The SPE Library contains thousands of papers, presentations, journal briefs and recorded webinars from the best minds in the Plastics Industry. Spanning almost two decades, this collection of published research and development work in polymer science and plastics technology is a wealth of knowledge and information for anyone involved in plastics.
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Keys to Customer Loyalty in the Engineering Plastics Industry
Traditionally, many resources are dedicated to the acquisition of new customers in the engineering plastics industry. While constant replenishment/expansion of the customer base is important, it is critical not to lose sight of the growth potential of existing customers. The costs (and risks) involved in maintaining and growing these accounts are typically much lower than new account acquisition.As a result of over 1000 recent interviews, BRG Townsend has been able to identify, by segment, the attributes that are prerequisites for new account penetration and those which drive existing customer loyalty. By aligning resources with customer loyalty preferences, suppliers can more profitably manage their marketing resources.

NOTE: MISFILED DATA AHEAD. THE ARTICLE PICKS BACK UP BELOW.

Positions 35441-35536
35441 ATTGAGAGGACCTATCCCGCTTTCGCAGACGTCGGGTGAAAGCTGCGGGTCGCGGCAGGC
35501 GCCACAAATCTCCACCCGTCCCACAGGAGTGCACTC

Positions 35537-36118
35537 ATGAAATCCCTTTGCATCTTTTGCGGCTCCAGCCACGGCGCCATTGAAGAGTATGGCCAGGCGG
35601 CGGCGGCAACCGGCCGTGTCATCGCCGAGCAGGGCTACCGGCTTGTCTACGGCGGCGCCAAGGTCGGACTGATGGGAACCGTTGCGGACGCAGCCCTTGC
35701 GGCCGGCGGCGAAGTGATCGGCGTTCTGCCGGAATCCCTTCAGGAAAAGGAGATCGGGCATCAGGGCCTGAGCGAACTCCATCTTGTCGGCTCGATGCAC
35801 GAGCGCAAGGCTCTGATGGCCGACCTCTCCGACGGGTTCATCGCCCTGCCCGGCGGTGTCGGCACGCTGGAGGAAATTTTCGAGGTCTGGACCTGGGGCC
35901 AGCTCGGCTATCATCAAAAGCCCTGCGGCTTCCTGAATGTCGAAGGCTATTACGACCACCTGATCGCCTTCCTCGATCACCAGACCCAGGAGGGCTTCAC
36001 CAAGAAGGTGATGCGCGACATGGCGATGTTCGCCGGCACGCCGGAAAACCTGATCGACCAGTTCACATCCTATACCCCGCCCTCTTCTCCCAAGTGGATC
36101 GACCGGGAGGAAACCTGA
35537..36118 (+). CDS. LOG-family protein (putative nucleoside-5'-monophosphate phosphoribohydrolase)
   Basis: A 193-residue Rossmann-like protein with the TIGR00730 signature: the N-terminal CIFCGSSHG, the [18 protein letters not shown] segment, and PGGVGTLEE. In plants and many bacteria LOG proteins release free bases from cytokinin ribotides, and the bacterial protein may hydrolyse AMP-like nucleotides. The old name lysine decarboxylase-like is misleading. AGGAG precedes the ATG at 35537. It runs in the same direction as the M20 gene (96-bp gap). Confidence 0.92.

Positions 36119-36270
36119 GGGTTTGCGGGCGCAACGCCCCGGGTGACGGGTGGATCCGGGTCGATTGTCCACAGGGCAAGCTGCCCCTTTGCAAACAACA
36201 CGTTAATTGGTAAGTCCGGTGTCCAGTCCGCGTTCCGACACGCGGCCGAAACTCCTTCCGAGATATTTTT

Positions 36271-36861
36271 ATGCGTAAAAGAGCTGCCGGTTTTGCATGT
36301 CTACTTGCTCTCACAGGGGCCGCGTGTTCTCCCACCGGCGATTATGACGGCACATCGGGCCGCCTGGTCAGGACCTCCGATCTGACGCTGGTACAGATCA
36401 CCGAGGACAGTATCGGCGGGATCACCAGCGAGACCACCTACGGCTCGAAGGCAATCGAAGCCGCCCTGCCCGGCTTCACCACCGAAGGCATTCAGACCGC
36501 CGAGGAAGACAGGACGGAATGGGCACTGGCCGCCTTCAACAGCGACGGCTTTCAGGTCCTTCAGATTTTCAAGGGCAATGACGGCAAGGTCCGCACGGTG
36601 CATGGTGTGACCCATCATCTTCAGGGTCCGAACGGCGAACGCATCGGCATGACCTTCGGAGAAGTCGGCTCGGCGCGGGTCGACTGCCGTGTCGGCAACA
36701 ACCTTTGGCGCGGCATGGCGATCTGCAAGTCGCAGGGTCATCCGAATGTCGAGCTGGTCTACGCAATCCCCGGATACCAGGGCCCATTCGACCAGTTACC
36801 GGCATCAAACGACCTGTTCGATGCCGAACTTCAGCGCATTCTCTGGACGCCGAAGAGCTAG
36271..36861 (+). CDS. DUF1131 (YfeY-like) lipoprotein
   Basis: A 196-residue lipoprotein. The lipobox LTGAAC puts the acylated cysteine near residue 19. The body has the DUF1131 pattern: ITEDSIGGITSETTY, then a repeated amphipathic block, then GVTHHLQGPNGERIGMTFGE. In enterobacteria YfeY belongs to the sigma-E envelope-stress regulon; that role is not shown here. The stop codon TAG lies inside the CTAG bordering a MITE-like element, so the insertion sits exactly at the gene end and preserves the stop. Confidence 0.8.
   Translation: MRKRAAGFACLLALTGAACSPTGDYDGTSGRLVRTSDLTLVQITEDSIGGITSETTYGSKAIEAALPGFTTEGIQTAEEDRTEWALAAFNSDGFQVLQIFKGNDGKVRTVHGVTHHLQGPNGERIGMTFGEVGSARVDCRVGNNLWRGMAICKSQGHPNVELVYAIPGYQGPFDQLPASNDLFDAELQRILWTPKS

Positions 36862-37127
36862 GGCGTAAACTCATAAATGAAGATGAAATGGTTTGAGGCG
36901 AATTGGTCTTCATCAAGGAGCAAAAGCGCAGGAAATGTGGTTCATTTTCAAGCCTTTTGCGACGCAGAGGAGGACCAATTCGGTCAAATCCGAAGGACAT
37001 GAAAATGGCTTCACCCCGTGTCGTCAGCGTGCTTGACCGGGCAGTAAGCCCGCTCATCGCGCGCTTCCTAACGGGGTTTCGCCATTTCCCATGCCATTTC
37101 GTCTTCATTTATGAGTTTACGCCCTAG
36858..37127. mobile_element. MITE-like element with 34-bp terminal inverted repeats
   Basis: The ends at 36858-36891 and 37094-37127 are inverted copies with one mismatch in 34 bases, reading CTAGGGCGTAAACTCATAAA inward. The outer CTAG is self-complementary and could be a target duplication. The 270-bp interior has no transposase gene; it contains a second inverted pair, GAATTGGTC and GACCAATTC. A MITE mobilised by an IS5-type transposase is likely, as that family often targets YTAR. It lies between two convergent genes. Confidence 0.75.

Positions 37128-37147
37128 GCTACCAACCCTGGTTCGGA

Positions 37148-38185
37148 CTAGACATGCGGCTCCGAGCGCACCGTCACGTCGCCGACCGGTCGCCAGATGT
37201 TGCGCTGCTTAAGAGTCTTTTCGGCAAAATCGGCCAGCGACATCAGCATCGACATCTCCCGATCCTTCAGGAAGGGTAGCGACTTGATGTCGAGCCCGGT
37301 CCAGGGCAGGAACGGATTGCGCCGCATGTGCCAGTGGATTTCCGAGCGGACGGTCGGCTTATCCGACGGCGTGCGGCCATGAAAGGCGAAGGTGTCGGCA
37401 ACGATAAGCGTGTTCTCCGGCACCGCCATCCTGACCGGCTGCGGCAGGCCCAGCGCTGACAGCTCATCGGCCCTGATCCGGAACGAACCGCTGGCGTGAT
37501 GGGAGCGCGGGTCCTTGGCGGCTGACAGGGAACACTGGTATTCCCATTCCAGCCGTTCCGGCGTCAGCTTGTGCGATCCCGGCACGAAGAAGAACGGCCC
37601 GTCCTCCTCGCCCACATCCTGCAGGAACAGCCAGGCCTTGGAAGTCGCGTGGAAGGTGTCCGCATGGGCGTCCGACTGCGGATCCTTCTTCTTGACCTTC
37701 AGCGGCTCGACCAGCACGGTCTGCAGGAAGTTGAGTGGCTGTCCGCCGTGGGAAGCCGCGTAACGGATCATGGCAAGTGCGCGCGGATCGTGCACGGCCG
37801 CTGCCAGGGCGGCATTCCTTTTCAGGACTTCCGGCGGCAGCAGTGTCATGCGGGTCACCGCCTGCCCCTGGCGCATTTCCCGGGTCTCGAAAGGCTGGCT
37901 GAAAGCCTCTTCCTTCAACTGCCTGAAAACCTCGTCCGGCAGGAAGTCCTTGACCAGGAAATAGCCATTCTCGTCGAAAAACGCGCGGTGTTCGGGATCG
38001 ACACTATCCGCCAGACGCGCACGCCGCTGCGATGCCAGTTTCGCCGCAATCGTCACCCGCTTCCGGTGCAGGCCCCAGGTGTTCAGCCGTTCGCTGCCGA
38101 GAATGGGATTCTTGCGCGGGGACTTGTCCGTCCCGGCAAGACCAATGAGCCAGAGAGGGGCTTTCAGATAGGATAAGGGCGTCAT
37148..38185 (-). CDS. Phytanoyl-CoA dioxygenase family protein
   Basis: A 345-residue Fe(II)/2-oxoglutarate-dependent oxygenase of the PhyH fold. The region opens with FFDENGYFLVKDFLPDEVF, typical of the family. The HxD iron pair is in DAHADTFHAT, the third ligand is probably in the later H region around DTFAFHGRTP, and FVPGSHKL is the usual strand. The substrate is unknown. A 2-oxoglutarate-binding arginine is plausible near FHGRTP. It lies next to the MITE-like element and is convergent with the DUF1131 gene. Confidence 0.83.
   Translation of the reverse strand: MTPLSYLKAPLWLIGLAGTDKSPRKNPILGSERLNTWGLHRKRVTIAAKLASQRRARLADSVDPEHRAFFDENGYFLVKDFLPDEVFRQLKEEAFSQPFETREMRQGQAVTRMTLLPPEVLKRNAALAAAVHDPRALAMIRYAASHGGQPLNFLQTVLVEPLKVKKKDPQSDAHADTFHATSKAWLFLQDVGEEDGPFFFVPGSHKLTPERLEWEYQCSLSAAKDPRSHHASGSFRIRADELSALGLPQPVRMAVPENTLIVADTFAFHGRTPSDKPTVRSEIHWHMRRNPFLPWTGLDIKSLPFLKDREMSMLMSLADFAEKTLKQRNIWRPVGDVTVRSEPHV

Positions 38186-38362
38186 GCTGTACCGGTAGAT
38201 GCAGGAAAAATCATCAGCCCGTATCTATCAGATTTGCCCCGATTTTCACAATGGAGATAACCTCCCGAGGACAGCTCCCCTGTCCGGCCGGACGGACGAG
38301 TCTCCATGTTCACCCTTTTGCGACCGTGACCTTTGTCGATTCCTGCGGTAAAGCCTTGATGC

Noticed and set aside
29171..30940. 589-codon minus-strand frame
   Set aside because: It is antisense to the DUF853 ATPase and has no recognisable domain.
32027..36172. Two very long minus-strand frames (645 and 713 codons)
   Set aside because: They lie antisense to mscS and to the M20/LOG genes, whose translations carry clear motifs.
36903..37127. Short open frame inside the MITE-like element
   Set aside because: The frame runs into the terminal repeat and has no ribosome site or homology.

Laser Assembly Technology for Planar Microfluidic Devices
The assembly of plastic microfluidic devices, requiring high positioning and welding accuracy in the micrometer range, was successfully achieved using a new technology based on laser transmission welding combined with the mask technique. In this paper we present a high-end laser assembly system for the joining of microfluidic plastic parts with its main related process characteristics and its potential for low-cost and high volume manufacturing. The innovation is a special arrangement of diode laser with a mask to generate micro welding seams with freely definable geometry. A fully automated mask alignment system with a resolution of 2 ?m and a precise, non-contact energy input allows a fast welding of micro structured plastic parts with high reproducibility and excellent welding quality.